As we face the COVID-19 pandemic, those caring for a chronically ill family member face increased stress and isolation. Here are some tips to help a caregiver cope during this difficult time.
Caring for a Family Member With a Chronic Illness
When you are the caregiver for a family member in-home with a chronic illness, your daily schedule is shaped by the needs of someone else. Often support groups and coping strategies such as weekly activities and scheduled events for your family member, provide needed rest and personal care.
But the COVID-19 pandemic has taken away many of these simple things. You also may have lost access to in-home assistance due to social distancing recommendations or your additional caregivers facing illness themselves.
With the COVID-19 social distancing, caregivers also lose access to many of these resources. In addition, the caregiver has the increased anxiety of knowledge of their family member’s vulnerability to COVID-19. These fears are particularly strong for those with heart conditions, lung disease, or diabetes.
Caring your Chronically Ill Family Member at Home
If you care for your family member at home and lose the benefit of other assistance, be sure to check with your employer about eligibility criteria for leave under the Family Medical Leave Act.
Establish a routine with your family member that allows you to find time to care for your own mental health and make lifestyle changes necessary to prevent the spread of COVID-19. This could involve strolls in the neighborhood, meals outside on the porch or patio, or working through a favorite TV or movie series.
Find Support When Caregiving at Home
Daily living requires connection with other communities. Be sure to join an online support group and be in regular touch with close friends and family. As you provide caregiving during this difficult time be aware of signs of depression in yourself. Be in contact with your own healthcare team to address symptoms that may develop from stress.
Caring for Your Chronically Ill Family Member in a Nursing Home
If your family member lives in a long-term care facility, restrictions may have been placed on visitation and other involvement. Be sure to establish a strong relationship with the facility in order to consistently check up on your loved one’s well-being.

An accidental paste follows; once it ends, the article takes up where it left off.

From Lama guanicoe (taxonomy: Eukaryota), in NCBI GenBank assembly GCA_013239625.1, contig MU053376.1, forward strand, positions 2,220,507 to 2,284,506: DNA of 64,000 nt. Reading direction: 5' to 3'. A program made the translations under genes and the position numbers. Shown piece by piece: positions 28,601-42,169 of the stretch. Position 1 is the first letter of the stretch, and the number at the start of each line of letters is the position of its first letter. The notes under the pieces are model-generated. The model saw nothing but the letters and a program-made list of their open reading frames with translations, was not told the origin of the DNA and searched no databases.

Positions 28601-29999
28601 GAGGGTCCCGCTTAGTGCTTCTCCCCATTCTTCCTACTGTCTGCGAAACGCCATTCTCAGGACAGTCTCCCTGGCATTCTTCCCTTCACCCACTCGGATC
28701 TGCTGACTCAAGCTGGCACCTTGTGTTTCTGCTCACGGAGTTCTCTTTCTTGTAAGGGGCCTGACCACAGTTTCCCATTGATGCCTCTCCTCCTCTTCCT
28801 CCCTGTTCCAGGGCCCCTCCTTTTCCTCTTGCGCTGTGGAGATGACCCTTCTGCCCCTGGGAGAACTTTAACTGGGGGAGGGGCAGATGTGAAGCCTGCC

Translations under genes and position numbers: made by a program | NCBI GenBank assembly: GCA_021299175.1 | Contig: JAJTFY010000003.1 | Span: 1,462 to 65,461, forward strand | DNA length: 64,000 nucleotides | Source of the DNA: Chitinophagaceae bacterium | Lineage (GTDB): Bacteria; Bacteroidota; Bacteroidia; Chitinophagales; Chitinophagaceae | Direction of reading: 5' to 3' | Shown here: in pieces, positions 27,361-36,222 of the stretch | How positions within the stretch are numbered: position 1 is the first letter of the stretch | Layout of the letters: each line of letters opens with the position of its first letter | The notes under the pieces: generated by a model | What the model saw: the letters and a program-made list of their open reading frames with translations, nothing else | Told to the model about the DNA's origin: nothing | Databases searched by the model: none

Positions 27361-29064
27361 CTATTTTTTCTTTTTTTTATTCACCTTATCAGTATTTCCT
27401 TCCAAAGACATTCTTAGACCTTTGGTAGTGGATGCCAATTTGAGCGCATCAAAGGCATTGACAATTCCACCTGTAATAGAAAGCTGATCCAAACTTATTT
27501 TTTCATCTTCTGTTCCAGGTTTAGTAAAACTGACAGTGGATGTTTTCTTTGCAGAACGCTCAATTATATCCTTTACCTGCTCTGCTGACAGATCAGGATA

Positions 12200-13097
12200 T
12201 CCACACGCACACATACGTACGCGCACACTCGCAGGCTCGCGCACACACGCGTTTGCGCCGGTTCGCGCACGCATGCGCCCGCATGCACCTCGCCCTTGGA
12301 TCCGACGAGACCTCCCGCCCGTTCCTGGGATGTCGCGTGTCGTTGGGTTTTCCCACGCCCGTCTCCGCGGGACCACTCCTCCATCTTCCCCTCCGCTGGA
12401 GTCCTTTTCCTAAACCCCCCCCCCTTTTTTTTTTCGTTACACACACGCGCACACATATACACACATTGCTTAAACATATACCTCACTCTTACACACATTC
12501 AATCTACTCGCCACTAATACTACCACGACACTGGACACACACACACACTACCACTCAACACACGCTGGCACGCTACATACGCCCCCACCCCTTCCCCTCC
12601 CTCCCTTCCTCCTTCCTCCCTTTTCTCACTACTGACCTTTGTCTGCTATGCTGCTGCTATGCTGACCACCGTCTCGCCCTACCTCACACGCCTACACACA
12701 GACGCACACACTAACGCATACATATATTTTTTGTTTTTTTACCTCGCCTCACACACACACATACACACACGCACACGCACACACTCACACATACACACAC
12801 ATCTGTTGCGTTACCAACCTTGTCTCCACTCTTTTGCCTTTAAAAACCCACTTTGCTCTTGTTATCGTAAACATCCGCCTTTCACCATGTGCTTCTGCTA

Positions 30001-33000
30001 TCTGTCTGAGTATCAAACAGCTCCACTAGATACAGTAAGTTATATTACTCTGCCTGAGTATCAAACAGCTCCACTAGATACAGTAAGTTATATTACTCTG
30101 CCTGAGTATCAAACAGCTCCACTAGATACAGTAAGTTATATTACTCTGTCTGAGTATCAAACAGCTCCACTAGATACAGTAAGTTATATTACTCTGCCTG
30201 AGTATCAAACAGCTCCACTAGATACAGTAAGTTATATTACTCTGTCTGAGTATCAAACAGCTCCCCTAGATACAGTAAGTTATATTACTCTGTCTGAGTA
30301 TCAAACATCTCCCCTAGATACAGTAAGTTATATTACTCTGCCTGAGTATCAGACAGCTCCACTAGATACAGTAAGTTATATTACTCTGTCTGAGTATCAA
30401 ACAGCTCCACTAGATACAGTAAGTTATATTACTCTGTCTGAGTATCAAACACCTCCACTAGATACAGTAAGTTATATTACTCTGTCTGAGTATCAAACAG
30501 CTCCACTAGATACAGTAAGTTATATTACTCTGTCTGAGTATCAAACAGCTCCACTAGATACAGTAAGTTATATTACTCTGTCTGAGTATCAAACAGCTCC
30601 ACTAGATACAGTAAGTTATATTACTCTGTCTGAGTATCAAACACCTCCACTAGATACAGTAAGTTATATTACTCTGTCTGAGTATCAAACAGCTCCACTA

Nursing homes and other assisted care facilities should prioritize contact with family caregivers. Staff should provide you with a daily schedule. Additionally, they should give you ways to communicate, as in hours to Skype or methods to provide letters and gifts.
If your family member has a long-term illness limiting activity and mobility, health care providers should be able to supply you with their routine of care, including medicine, baths, and therapies. You also need to pursue continual access to their medical files and test results.
Check in with the Assisted Living facility on their COVID-19 protocols. Be sure they can answer you sufficiently about cleaning and prevention processes in place to protect the medically vulnerable.
Risk Factors for COVID-19
You may need to make changes to the care for your family member with a chronic illness. That way you can protect them against contracting COVID-19, which can be life-threatening.
Make sure to be educated on your loved one’s medical condition, whether your family member lives with you or not. Coping with conditions such as diabetes, cystic fibrosis, or diagnoses of heart disease or arthritis requires work and management. Adding the threat of COVID-19 may require home modifications or changes to caregiving-related tasks at a facility.
Be aware of the three major symptoms of COVID-19. These symptoms include fever, cough, and shortness of breath. Contact your medical care provider now, before symptoms present. This will help you establish a plan in case your family member becomes medically ill.
Reach Out and Stay Connected While Caregiving
These are stressful times, but communities are unified in their resolve to help. Do not hesitate to reach out and make both daily and emergency plans with your support network now.
If you do not have a support network, make a few connections through community agencies in order that, should emergency health needs arise, you do not feel alone.